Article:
All About Sesame Street
Across the screen sails a square box monogrammed with big S’s. In front of the TV set the preschoolers giggle expectantly. Then, a sprightly seal, sounding ever so slightly like Bert Lahr, springs from the box and starts a silly story of six sailors who sally down the street and split up on a seesaw. With his story unspun, the seal sails off into the sunset inside his S square. Milk dripping into a kitten’s dish appears next. The scene then dissolves into a number of scenes of dairy life. "Hey cow"—a voice sings softly a Simon-and-Garfunkel-inspired tune—"I see you now." The kids then hear a story in song about milk and where milk comes from.
The TV screen bursts into action. Psychedelic numbers from one to ten, then ten to one, pulsate and explode. The number two is zoomed in on: "Two—two—two—let’s talk about two. How many two’s?" Lots of things are seen in pairs—two turtles, two butterflies, two heads. Then the inevitable—two chocolate cream pies come crashing down on the clumsy cook as he trips down the stairs. "And that is the song of two."
In a generously filled bubble bath, a bug-eyed, orange-faced creature in a striped purple polo shirt croons a love tune to his yellow rubber duckie. Then the sinewy physique of Burt Lancaster fills the screen as he does push-ups counting to ten as he goes. His muscular body vanishes and a lesson in shapes flashes across the screen. This time, it’s a cartoon accompanied by bouncy counterpoint animating a square and triangle.
The next scene is a city street. A woman and two children are sitting on the front stoop of an old brownstone, watching a skywriter over Ashbury Park, New Jersey, spell out the letter R. Cartoons illustrating a jingle about robbers, roosters, rakes and rain follow. When a professor asks, "And what did we learn today?" his dog growls. "R-R-R-R."
This in brief is Sesame Street. Educators, parents, and children have never seen anything like it before. All of a sudden, the medium that brought youngsters Mickey Mouse and melt-in-your-mouth chocolate has begun to combine the best of both the television and educational worlds to bring a brand new phenomenon: switched-on nursery school. Fresh, witty, and exciting, Sesame Street, an experimental show, aims to use television as a medium for teaching basic learning skills to preschoolers—particularly those from deprived homes. It also wants to introduce these children to a multitude of people, places and things that are important in the world in which they live.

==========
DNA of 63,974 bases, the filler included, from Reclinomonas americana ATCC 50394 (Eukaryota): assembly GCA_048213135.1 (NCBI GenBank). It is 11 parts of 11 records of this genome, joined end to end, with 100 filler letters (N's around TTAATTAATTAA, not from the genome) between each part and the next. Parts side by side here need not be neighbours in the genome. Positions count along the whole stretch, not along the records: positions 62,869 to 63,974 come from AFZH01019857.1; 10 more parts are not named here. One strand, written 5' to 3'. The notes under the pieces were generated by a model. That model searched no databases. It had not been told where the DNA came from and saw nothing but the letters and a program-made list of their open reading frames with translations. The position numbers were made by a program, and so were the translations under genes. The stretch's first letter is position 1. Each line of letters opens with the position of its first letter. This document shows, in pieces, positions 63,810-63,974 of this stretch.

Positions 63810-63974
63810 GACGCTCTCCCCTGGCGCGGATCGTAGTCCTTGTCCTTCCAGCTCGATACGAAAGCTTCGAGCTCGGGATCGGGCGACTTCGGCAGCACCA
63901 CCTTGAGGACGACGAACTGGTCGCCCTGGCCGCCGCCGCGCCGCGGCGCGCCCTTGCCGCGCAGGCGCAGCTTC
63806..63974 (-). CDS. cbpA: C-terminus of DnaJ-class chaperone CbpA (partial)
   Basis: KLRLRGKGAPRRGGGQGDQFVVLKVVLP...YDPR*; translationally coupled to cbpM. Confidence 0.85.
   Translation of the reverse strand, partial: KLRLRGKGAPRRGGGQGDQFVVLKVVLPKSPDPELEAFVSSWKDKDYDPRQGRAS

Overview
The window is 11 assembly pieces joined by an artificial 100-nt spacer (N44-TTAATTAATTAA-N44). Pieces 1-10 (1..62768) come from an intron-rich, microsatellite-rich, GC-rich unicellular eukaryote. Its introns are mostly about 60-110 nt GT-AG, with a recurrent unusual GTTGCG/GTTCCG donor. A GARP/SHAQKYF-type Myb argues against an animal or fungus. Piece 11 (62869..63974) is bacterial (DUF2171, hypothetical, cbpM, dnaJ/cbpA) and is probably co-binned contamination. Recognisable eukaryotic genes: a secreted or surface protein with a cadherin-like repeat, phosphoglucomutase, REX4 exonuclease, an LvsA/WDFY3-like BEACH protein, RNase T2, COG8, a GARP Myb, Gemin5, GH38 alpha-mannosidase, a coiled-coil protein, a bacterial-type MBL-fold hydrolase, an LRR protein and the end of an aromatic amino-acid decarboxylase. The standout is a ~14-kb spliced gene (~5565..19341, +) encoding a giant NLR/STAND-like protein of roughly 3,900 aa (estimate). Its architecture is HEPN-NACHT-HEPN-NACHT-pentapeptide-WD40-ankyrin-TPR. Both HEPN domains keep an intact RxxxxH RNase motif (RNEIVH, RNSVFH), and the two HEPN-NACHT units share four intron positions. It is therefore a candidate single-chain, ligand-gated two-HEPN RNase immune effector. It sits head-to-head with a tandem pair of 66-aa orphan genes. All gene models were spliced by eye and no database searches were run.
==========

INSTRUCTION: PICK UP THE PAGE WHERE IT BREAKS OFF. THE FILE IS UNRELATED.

Can a daily television program that has teaching as its underlying purpose compete with the plentitude of fluff cartoons, emptyheaded hillbillies and shoot-‘em-ups offered by the rest of children’s TV programming? You bet! The impact of Sesame Street is enormous. Its Pow-Now approach has moved educators to take a second look at the creative powers of electronic communication and to realize that education doesn’t have to be dull to be effective. Everywhere children have discovered the joys of counting from one to ten, of knowing A from Z. Parents are big fans, too.
"The two major events of the century," a Conoga, California, mother proclaims, "are a man on the moon and Sesame Street!" "I think," adds a Black mother in Brooklyn’s Bedford-Stuyvesant area, "if my son had been able to watch Sesame Street when he was two, he’d be a genius."
Sesame Street is far and away the greatest children’s program that has ever been on the air. It’s real merit is that it is good for your child but he won’t know it’s good for him. It is all so much fun that no child watching it feels disadvantaged, advantaged, innered, outered, or even studied. All he feels is the way he should feel—like a person on an adventure.
The story behind Sesame Street is also an adventure. For it was adventurous, courageous people who first recognized an incredible void, and went on to fill it with humor, integrity and intelligence. This book then tells how Sesame Street began, what it has accomplished and where it hopes to go in the future.
"Can you tell me how to get to Sesame Street?" ask the bright yellow buttons that have sprouted up on the clothing of youngsters and graduate students. Use this book freely as your guide.